It soon became clear that while multiple sites extolled bike riding as a route to fitness, all the practical advice was aimed at very fit much younger people. The only thing they said to people my age was "Always consult with a doctor before starting an exercise program." The advice for younger people was also aimed at non-beginning riders. (There was, for instance, nothing about the bike skills you should have before venturing out in traffic, unless you worked your way down to teaching children to ride. Adults...should know already.)
So I read site after site, and they didn't, of course, all agree. But one that stuck in my mind talked about the three kinds of rides you should do to improve fitness. Oh good, I thought, this will be handy. One of the rides was something called the "long ride." Should be at only moderate effort, building up rhythm, muscle mass, cardiac fifness, etc. Sounded a lot like conditioning you do for performance horses if you want to keep them sound...in addition to "high impact" rides, and interval training, and gymnastics for flexibility and core strength (sounds familiar, right?) they need long, relatively slow, steady work, and they need it before you add on the other things, as well as on "light" days. So I read the rest of the article eagerly.
Then came the specifics: "Start with 25-30 miles..." WHAT? Someone's starting to ride for fitness and you think they can start with 25-30 miles? Right off the bat? At the time, I was finding one mile difficult. When I actually started, 30 yards was difficult (of course that was on a bike that did not fit me, and was of a type I had never ridden before...and on a dirt horse lot...but still.) You don't start an overweight unfit horse at 25-30 miles/day, let along a human in that state who is also over 65. However, I kept riding and riding, creeping up on 2 miles, and then 3, and so on. Someday I will reach 25-30 miles, maybe even more.
During this search I also ran across the statement that any bike riding under 10 mph was "just recreational" and hardly exercise at all...which my heart monitor proved was a false statement.
So what am I getting at here? That if you're an older adult who hasn't ridden a bike in years and decides to start again, most of the biking sites online won't give you the information you need. There may be one that will, but I haven't found it yet. Likewise, your doctor, if not a sports med doctor who has older patients, is not likely to be able to advise you on bike-specifics, and neither is a gym trainer who lacks expertise with older clients and riding outdoors for fitness. There are too many glib generalities and too little specific advice on, for instance, learning to ride a geared bike with hand brakes when the last bike you were on (the only kind you were ever on) was a balloon-tired, steel-framed bike with coaster brakes, or how to design your rides to avoid problems with aging limbs and joints. A lot of what I've done that's been successful for me is based on training horses, including dressage exercises (for instance, learning to ride a circle in both directions without wobbling...doing everything "on both reins" as riders would say, because--as with horses--just because you can ride a semi-circle with radius X to the left does not mean you can immediately ride a semi-circle with radius X to the right.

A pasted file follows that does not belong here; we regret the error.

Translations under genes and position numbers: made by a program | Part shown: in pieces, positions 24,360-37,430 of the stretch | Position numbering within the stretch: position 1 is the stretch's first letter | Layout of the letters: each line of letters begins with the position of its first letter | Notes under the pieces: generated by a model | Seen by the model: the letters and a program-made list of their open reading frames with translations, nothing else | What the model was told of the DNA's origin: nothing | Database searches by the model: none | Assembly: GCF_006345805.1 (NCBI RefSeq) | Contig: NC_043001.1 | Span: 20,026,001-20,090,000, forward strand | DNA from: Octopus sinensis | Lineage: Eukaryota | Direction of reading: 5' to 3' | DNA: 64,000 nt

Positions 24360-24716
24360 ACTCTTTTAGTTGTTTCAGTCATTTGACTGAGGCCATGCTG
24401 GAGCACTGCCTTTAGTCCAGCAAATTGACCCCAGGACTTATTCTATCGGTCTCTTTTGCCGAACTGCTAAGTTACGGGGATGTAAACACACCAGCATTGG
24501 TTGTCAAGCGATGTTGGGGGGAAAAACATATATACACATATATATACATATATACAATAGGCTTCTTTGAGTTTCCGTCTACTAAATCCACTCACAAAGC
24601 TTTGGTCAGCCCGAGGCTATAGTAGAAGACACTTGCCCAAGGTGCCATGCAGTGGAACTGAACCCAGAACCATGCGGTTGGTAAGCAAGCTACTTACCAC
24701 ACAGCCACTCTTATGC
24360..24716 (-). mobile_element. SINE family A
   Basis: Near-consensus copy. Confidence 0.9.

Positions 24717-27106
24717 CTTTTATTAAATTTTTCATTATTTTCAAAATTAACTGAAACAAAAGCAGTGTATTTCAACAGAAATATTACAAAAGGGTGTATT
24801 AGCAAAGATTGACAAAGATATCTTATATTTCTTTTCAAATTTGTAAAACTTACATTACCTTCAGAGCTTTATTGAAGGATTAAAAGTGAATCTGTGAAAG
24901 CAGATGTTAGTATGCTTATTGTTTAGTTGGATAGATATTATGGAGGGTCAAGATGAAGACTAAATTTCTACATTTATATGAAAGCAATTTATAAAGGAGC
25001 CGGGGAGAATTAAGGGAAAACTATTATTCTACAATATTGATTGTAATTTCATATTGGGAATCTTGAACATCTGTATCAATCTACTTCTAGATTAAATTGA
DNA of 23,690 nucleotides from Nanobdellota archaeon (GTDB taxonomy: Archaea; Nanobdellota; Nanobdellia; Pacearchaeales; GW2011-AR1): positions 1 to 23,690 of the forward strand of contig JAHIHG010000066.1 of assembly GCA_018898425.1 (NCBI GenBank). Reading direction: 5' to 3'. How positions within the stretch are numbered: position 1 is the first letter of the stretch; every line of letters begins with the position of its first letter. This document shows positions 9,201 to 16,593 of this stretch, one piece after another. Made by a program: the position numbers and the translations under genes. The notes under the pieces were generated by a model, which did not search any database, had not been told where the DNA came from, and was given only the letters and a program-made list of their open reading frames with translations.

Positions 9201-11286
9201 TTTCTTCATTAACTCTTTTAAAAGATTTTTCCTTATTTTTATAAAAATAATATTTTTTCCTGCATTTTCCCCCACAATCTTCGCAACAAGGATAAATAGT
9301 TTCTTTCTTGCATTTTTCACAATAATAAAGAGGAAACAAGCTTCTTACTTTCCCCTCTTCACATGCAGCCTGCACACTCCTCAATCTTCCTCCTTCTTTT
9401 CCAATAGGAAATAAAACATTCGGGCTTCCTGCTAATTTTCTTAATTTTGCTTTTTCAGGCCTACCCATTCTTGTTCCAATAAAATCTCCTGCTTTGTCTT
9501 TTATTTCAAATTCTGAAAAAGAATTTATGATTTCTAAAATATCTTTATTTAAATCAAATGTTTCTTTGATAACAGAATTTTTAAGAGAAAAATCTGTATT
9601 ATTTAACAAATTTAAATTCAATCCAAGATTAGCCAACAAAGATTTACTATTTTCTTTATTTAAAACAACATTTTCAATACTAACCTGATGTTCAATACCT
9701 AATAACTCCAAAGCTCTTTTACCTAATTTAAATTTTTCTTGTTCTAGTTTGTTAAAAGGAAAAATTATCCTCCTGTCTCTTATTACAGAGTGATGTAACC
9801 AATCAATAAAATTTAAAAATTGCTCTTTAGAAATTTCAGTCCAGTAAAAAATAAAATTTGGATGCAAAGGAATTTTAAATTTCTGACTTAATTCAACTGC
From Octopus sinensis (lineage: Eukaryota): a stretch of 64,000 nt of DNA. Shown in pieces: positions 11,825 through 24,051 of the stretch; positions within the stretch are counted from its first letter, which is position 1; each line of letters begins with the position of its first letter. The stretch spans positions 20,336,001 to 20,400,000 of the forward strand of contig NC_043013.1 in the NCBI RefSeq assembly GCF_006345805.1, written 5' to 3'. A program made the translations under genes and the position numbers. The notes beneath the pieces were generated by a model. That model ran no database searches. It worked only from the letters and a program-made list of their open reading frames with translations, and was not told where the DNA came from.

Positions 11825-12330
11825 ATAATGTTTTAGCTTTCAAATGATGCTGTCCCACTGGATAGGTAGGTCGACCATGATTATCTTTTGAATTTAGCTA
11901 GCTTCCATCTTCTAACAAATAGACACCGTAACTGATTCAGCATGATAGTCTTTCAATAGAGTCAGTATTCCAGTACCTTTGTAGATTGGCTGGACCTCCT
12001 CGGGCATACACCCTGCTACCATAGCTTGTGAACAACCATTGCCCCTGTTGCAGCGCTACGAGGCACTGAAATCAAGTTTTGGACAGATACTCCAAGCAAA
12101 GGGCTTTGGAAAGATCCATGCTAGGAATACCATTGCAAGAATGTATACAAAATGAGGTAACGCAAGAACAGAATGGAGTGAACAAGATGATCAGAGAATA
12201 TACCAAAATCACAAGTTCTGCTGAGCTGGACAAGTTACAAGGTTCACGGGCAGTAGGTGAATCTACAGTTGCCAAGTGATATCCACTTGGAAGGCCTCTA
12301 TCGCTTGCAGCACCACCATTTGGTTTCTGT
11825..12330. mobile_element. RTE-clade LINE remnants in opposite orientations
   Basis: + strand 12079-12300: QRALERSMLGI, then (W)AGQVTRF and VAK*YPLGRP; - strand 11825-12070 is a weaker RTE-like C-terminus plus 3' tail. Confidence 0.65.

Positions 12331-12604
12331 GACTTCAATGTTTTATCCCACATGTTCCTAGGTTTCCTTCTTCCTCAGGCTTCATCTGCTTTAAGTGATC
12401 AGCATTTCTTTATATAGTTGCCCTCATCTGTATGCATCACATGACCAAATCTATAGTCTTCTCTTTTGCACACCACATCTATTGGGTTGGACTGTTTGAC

My sports medicine doc has been immense help, both in defining where a problem was, and in advising me what to do to correct it and prevent others. Almost two years of riding has improved my condition--lowered blood pressure, dropped resting heart rate, improved recovery from exercise, given me more stamina in daily life, improved my balance, etc. But it was harder to start than I'd expected (having believed too much in the "You never forget how to ride a bike" ) and it's taken longer than I hoped to get where I am now. Injuries, illness, travel, and deadlines got in the way...and should be expected. My determination to ride outdoors, part of it on natural land and part of it on...um...substandard streets...means weather is also a factor and has stopped me on days when it feels unsafe to ride.
So for people over 65 who want to ride...go for it. Just go for it with some caution, especially if your last bike was like my previous bike 45+ years ago. I wouldn't change back for anything now, but boy those first weeks were a struggle, until suddenly the coordination of gear shifting and pedaling and braking all came together. Now it's easy. Easier, anyway.